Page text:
Reflection on Being Xavien’s Mother

A beautiful piece written by a new Family Star parent on how much being a mother and seeing her son in the context of a parent, rather than a teacher, has affected her interactions with others. Two years ago, at age thirty-nine, I gave birth to my first child Xavien.  While thirty-nine is not that old, my age qualified mine as a geriatric pregnancy and though the nine months of gestation went well, spending thirty-nine years not as a mother did nothing to prepare me for how much my world was about to transform. The one benefit younger mothers have (among others, I imagine) is they might have spent two decades being selfish, self-consumed, and able to fill their free time with their own agenda, not four.

I don't regret that I waited to create a family until now.  I am a woman, a teacher, a daughter, a friend, a sister, and a wife.  With Xavien’s birth, I also became a mother.  It has taken me a while to figure out how to be a mother wholeheartedly.

I believe you can learn much about yourself from your children if you just pay attention.

While I wasn’t really ready for this task, I now welcome the lessons my son is teaching me. It took me a long year to recognize how beautiful it is to surrender to his encapsulating curiosity and to enjoy watching which books he selects to read before plopping his weight into my lap.  He is influencing me to slow down, to smile, to appreciate the curls in his hair that change with the weather, his fatigued, cranky body, and his contemplative stare as he processes what others are doing before attempting to master the task himself.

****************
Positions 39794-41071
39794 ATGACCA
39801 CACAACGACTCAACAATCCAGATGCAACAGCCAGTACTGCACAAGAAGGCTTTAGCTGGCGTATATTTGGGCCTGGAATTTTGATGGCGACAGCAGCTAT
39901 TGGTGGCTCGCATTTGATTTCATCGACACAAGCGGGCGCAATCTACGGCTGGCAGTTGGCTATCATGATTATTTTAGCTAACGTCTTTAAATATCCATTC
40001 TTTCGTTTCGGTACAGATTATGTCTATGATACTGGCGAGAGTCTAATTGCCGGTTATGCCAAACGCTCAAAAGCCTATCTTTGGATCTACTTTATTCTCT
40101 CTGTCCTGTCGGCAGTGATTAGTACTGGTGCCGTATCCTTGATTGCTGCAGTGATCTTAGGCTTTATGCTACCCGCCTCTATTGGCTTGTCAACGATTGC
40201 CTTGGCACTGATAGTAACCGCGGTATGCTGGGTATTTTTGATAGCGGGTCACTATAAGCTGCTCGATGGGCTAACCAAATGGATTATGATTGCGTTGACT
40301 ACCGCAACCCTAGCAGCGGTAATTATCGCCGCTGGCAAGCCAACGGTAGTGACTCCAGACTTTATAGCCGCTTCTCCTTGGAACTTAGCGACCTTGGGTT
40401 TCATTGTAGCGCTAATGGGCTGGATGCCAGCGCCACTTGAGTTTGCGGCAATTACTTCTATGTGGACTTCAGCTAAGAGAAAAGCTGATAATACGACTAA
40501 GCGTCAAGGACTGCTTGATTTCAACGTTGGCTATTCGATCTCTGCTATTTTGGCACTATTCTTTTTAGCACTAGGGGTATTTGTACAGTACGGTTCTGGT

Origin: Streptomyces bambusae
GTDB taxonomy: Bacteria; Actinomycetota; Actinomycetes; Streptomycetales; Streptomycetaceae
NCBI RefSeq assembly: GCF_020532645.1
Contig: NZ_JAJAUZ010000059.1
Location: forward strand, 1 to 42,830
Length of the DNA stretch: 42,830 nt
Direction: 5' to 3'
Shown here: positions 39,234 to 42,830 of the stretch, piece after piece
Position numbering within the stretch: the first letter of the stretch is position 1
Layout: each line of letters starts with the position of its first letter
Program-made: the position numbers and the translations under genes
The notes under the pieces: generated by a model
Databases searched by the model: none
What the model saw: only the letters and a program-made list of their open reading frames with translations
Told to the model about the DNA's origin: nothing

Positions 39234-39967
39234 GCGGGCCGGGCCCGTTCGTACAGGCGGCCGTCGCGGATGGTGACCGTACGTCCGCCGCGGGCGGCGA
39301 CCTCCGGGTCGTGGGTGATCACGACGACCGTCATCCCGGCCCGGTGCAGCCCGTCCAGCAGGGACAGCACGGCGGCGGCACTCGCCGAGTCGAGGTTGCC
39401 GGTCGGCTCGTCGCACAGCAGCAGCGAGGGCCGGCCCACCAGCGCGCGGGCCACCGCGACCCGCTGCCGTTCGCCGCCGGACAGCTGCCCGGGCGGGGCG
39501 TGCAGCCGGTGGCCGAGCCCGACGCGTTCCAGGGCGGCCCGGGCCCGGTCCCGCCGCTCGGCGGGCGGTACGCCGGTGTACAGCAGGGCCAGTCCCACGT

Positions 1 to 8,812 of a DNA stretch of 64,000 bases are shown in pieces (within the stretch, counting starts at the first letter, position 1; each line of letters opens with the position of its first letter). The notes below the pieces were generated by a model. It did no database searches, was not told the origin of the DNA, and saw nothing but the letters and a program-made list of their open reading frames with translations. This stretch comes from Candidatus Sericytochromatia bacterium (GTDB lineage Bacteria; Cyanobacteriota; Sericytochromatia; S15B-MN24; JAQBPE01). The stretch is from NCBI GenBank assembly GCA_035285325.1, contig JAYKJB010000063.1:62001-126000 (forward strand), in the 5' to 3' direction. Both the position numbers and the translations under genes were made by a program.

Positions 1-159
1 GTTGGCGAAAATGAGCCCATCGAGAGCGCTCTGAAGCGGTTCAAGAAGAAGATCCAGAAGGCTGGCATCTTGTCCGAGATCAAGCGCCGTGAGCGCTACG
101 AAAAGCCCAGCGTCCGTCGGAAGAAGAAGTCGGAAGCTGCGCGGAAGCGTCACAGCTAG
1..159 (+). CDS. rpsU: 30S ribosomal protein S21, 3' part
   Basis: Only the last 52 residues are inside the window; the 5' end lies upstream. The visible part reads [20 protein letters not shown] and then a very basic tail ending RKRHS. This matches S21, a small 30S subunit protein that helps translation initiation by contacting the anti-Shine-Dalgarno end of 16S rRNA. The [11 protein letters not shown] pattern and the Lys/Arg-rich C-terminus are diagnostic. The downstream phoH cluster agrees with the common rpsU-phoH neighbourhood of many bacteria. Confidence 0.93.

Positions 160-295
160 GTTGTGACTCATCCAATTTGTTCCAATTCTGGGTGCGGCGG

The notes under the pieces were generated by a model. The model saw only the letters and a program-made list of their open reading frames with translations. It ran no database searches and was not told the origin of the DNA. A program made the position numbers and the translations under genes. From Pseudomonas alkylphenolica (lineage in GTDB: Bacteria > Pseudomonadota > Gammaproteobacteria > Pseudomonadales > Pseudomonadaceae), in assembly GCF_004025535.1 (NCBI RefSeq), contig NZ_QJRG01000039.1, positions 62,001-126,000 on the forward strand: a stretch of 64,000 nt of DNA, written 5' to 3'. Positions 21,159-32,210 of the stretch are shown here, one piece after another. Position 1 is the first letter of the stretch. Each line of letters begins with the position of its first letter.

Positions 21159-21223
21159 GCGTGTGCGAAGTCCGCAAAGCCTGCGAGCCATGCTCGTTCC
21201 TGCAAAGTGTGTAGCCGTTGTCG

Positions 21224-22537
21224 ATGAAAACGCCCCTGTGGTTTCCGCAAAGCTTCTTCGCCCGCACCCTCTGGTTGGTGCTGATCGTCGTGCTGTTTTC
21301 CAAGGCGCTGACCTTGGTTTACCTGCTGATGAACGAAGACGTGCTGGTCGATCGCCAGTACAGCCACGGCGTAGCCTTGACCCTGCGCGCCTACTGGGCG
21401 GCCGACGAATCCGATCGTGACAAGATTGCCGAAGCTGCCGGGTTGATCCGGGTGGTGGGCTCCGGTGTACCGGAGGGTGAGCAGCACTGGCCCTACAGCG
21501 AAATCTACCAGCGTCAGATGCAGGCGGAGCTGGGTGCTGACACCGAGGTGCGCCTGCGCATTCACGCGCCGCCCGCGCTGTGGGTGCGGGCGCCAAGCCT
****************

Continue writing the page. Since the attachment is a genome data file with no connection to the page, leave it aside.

I have learned a lot from my son.  He has unknowingly turned into my guardian angel.  His existence has made me drive more carefully, and to turn off news stories about kids who have been injured or worse.  This love is painful and intimidating and I just want to do my best to keep him from substantial physical and emotional pain.  (For the record however, I do believe he needs to experience some adversity to be a better citizen on this planet.)  Motherhood is an honor, and I am learning slowly and humbly how to rise to this experience as a member of the privilege worldwide club of mothers.

One important lesson I learned about myself came when my son became a student in a Family Star Montessori classroom late this summer.  In my fourteen years of being a classroom teacher, I have never had a child of my own be a student in someone else’s classroom.  I have never had to trust that someone else is teaching, encouraging, and holding my child accountable on a daily basis.  I have never even truly had the ability to empathize with other parents who had entrusted me with their children throughout the years.

Last month Xavien’s school sent out an email about an evacuation because of a near-by explosion.  While everyone handled this potential emergency calmly and all kids were evacuated safely, I realized for the first time how terrifying it could be for a mother or father to know that something out of our control can happen in a school building and that it’s the teachers’ responsibility to think clearly and calmly to ensure their child’s welfare.

Thanks to my son, I am improving as a classroom teacher.  I have been more open to calling parents before it’s too late for their student to recover academically, and I am trying harder to email parents more respectfully and more often.  On Back-to-School night, I realized my newest identity had trumped others, as I was more sympathetic and attentive checking in with parents throughout the evening.

I have surrendered.  I am officially a member of this worldwide club of mothers, and with that privilege and obligation, I have learned a tremendous amount about myself through the presence and existence of my son.

This I believe.

--Meredith Changeux